Yellow-bellied Glider

Yellow-bellied Glider (Petaurus australis)

Petaurus australis


Body length 280 mm; tail length 420 mm; weight 550 g. Black fore and hind paws; naked black ears; claws white. Belly buff-yellow, orange or white, depending on age. Gliding membrane extends from wrist to ankle.

Habitat and Range:

Tall open eucalypt forest (most generally wet forest). Known from Greenbank, Park Ridge and Mt Nebo. Rare. Patchy distribution in coastal areas of eastern Australia (except Tas.).


Nocturnal. Noted for its long glides (over 100 m recorded), loud gurgling calls, and habit of slashing tree trunks to obtain exuded gums. Incisions on trunks resemble a human 'kiss' shape. Locally favoured trees (in order of importance) are: Grey Gums (Eucalyptus longirostrata and Eucalyptus biturbinata), Forest Red Gum (Eucalyptus  tereticornis), Gum-topped Box (Eucalyptus mollucana) and Spotted Gum (Corymbia citriodora). Insects, nectar and pollen are also eaten. Similar to the Greater Glider but with naked ears.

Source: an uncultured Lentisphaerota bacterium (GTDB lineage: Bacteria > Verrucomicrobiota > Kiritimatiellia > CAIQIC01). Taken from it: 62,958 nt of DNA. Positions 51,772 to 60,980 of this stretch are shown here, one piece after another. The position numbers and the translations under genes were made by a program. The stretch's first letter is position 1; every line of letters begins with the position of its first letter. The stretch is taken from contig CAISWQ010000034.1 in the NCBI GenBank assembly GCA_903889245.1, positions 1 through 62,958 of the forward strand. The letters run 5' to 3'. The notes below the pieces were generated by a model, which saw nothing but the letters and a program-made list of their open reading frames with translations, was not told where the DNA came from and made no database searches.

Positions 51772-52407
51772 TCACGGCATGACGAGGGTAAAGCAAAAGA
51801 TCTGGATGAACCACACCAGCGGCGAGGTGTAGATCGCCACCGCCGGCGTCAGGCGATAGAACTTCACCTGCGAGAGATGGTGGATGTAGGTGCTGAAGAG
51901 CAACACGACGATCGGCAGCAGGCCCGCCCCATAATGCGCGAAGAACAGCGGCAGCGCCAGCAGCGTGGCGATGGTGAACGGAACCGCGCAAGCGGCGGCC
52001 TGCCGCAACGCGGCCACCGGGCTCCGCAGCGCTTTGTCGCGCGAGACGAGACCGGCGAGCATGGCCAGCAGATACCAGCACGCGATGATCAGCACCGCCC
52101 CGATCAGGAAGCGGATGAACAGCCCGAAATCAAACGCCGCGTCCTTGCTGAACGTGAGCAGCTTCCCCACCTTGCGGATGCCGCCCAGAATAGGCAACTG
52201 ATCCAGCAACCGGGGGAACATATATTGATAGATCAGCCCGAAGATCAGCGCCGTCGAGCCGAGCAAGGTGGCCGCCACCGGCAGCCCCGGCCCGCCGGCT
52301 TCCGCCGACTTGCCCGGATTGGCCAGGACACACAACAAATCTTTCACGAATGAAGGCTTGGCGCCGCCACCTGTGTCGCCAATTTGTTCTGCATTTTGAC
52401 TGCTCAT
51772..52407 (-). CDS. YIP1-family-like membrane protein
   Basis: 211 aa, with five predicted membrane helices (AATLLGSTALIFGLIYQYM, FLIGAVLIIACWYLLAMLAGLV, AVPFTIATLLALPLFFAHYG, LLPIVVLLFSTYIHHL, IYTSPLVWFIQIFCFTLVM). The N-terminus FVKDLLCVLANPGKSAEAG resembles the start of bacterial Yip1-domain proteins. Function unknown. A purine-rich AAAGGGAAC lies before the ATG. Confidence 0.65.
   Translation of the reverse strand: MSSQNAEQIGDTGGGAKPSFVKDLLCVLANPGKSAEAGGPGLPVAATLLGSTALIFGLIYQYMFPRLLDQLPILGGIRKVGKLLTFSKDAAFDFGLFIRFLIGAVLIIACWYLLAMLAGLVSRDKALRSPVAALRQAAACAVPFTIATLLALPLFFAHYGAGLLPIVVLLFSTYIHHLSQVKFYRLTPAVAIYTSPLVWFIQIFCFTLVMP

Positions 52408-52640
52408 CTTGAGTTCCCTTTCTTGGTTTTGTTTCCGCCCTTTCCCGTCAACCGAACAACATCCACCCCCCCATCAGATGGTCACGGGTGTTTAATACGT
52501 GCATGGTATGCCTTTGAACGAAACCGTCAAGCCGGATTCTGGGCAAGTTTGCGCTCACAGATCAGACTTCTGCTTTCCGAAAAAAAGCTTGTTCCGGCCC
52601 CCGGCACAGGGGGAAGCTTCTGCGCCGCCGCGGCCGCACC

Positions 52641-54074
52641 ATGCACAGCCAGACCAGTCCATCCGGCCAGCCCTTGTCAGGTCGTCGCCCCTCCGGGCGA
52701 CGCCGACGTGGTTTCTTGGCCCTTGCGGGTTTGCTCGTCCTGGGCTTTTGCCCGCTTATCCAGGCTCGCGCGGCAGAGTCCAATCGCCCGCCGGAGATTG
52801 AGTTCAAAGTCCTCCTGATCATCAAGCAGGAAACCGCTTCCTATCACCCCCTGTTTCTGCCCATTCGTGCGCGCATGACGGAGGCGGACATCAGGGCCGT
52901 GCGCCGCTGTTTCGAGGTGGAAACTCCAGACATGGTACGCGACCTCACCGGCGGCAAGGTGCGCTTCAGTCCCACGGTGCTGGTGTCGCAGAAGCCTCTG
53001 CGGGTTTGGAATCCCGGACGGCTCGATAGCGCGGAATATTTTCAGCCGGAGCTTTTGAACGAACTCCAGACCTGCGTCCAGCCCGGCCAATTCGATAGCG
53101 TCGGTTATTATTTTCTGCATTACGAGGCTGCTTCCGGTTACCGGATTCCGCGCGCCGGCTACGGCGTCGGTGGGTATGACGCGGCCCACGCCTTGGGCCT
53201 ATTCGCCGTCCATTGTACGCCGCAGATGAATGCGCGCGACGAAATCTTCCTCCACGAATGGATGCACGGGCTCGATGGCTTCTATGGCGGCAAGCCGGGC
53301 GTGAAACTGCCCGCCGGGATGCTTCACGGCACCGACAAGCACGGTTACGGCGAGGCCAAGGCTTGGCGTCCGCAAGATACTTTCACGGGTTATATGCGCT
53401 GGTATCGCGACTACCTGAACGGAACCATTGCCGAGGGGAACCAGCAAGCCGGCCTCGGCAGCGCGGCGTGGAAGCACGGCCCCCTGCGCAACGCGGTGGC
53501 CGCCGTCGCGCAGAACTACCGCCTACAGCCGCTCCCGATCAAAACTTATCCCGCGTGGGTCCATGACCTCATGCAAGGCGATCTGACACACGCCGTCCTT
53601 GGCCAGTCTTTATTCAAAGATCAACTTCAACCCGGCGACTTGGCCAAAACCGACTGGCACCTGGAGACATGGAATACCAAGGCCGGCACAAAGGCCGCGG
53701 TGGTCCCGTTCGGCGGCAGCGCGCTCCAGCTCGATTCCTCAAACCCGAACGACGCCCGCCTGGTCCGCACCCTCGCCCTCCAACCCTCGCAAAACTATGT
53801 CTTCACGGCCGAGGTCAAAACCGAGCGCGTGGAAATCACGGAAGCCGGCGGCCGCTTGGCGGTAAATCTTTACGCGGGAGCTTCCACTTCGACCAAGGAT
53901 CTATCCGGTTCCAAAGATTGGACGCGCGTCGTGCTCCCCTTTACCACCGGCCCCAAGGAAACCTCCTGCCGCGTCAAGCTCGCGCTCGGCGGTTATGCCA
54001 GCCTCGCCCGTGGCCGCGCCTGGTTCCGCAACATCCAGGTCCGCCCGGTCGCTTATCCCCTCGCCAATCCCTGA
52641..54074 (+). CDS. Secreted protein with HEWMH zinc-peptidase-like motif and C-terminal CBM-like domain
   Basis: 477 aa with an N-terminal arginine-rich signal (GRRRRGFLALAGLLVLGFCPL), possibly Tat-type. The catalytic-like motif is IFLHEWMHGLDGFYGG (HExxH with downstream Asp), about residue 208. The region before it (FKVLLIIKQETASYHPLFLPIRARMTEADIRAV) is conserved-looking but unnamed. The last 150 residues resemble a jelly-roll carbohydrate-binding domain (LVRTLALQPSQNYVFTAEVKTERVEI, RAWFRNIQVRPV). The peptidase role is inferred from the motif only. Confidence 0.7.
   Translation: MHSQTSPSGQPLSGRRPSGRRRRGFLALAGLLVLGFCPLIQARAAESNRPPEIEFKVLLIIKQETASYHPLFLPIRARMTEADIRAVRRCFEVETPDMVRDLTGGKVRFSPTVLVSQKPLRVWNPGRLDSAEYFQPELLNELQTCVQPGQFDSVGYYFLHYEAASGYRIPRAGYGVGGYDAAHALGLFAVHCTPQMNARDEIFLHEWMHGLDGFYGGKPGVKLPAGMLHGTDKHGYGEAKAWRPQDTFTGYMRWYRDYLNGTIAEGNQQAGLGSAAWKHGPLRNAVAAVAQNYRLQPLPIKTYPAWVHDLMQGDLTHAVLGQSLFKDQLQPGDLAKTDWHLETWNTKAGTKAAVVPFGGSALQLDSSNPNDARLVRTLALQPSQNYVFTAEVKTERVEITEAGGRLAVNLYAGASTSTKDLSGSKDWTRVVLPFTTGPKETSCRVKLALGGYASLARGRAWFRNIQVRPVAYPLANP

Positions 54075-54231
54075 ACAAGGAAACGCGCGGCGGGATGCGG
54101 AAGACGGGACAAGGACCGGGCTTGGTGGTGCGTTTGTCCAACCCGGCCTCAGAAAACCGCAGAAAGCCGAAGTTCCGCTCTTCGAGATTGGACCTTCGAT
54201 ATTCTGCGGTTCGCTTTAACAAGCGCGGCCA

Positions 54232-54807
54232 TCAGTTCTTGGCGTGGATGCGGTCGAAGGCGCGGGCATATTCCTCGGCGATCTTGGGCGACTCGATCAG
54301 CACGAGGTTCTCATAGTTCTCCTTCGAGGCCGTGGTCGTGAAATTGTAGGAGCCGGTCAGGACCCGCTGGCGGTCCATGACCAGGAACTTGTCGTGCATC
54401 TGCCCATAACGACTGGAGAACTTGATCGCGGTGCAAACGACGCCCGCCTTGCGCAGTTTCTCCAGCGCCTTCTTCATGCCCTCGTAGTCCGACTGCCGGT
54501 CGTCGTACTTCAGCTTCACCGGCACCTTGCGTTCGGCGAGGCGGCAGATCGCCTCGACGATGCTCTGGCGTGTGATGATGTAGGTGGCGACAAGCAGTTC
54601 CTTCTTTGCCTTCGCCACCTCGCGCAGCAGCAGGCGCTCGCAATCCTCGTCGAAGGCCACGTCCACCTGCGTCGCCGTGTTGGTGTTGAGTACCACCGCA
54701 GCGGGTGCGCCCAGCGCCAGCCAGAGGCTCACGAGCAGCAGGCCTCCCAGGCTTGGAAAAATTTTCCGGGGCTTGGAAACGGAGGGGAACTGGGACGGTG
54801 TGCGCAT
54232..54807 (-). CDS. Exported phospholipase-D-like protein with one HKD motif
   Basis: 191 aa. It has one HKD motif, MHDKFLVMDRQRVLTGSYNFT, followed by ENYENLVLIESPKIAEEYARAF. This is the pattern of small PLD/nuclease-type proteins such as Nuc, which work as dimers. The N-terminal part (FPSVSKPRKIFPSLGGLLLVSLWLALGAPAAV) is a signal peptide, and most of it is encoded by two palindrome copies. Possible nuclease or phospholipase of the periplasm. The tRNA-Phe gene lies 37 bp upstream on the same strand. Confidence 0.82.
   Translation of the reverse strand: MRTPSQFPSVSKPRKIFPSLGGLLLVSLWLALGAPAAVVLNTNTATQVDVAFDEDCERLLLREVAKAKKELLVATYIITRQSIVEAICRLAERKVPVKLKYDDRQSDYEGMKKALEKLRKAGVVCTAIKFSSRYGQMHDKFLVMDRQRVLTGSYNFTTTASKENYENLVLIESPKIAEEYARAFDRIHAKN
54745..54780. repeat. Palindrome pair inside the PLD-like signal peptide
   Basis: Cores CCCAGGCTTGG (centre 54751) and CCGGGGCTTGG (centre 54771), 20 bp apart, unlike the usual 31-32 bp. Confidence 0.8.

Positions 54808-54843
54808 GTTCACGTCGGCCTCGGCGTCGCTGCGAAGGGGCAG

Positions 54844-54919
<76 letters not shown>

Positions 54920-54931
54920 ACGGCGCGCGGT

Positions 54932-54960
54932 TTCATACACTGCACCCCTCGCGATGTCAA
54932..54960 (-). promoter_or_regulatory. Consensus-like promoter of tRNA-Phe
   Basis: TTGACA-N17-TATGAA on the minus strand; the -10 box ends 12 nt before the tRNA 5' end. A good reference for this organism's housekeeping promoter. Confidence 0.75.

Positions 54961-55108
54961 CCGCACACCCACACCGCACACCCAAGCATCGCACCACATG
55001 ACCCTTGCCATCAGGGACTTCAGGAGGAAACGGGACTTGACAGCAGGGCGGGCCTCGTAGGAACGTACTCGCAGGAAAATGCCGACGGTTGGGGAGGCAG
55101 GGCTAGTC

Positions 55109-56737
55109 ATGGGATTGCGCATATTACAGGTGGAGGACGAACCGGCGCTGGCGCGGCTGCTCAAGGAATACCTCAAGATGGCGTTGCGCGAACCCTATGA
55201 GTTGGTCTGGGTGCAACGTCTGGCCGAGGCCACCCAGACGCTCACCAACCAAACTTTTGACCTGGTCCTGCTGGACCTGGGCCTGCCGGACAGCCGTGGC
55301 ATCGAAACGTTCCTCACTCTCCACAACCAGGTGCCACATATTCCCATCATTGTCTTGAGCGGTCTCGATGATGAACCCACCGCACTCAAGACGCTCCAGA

Land clearing and felling of old hollow nest trees.


Weeping incisions on feed trees. Call ooo-cree-cha-cree-cha-chigga-woo-ja. Droppings are like small, rough-skinned avocados, indented on the side of the narrow end (20 mm long by 9 mm at widest end).

Queensland Museum's Find out about... is proudly supported by the Thyne Reid Foundation and the Tim Fairfax Family Foundation.